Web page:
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HowTos

today's howtos

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HowTos

How To Test Solid State Drive Health with GNOME Disks

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GNOME
HowTos

Solid State Drives (SSDs) are slowly becoming the norm, with good reason. They are faster, and the latest iterations are more reliable than traditional drives. With no moving parts to wear out, these drives can (effectively) enjoy a longer life than standard platter-based drives.

Even though these drives are not prone to mechanical failure, you will still want to keep tabs on their health. After all, your data depends on the storing drives being sound and running properly. Many SSDs you purchase are shipped with software that can be used to monitor said health. However, most of that software is, as you might expect, Windows-only. Does that mean Linux users must remain in the dark as to their drive health? No. Thanks to a very handy tool called GNOME Disks, you can get a quick glimpse of your drive health and run standard tests on the drive.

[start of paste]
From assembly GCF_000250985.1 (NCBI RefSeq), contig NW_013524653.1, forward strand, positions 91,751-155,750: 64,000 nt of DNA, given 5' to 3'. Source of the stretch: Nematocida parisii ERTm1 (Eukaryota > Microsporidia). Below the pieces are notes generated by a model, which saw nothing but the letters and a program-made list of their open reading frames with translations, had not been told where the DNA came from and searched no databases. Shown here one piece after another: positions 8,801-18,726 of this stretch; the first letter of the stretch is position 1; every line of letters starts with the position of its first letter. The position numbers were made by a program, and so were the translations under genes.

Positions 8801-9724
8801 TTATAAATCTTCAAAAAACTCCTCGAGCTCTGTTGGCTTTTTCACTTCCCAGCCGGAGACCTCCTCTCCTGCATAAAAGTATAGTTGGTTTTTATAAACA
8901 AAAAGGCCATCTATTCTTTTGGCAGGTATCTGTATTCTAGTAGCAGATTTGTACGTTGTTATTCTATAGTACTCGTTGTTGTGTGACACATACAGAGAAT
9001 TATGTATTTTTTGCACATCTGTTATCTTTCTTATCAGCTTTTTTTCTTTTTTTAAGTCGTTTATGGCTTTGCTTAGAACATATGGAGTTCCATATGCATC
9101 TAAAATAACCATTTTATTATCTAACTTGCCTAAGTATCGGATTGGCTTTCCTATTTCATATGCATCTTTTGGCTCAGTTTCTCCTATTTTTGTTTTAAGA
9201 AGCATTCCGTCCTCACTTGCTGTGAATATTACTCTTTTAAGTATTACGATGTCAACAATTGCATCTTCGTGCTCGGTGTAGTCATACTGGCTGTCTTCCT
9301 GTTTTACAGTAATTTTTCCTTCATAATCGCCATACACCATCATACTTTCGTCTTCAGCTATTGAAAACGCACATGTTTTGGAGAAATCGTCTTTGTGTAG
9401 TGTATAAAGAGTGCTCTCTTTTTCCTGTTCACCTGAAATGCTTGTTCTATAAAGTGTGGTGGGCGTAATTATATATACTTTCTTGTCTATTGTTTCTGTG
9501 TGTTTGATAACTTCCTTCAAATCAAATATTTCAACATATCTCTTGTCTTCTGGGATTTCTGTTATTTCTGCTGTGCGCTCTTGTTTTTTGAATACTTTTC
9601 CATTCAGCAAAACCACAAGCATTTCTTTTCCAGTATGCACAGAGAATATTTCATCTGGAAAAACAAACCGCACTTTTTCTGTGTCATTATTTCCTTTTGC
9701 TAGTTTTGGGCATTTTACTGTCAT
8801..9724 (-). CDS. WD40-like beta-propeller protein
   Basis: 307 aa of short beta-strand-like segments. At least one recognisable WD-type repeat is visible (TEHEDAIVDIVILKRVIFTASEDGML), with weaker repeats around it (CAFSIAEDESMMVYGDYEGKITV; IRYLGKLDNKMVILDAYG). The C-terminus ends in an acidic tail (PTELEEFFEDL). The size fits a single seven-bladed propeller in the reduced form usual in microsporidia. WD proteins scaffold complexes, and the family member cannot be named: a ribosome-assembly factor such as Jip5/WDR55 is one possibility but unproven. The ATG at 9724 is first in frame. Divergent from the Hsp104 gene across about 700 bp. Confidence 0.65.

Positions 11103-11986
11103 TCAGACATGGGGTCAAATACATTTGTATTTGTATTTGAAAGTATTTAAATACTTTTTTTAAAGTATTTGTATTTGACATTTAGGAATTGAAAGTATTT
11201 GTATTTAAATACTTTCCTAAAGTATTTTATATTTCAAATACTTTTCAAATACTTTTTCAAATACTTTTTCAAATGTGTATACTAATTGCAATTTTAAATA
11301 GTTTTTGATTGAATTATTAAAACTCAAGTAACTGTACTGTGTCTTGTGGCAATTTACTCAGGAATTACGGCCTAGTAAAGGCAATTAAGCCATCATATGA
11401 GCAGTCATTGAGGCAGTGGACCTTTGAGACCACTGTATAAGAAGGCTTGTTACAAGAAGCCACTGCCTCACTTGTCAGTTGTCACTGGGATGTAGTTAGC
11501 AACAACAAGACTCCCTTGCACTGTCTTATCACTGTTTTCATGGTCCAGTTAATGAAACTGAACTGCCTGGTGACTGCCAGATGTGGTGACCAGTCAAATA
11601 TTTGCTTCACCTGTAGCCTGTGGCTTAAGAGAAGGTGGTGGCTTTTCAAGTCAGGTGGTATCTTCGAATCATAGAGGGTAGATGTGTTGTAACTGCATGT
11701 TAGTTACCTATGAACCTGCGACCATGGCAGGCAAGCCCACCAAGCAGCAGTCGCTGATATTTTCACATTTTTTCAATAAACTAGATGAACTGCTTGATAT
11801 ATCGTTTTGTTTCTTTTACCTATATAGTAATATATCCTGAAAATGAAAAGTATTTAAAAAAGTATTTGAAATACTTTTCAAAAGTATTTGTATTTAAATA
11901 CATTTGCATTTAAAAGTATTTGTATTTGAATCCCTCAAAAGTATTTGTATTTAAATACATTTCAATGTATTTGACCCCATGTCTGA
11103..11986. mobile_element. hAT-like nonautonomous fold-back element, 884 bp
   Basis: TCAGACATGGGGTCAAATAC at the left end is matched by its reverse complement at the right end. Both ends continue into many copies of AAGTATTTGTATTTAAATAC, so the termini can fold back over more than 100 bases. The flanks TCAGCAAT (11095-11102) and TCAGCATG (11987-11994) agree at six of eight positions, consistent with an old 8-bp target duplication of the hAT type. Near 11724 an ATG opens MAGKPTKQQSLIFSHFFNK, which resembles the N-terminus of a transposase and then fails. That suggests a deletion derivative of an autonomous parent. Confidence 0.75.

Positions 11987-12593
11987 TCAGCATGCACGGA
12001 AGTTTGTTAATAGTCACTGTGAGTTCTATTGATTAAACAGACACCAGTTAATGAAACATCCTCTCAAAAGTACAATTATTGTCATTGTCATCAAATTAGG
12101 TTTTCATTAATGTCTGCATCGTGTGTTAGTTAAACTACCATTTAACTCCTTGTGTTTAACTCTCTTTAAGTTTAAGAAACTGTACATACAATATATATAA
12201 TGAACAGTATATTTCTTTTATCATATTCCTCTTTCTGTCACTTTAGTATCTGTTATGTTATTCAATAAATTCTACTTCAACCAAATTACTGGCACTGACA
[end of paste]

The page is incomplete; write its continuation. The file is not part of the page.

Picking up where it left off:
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How to produce electronic music with the Raspberry Pi

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Linux
HowTos

The world of electronic music has traditionally been a fairly expensive venture, whether you're paying for expensive hardware or software. Luckily, there are plenty of free apps and open source software to enable people to get creative on the devices that they mostly have anyway. But I wanted to see how far the famously inexpensive Raspberry Pi could be pushed as a music-making machine.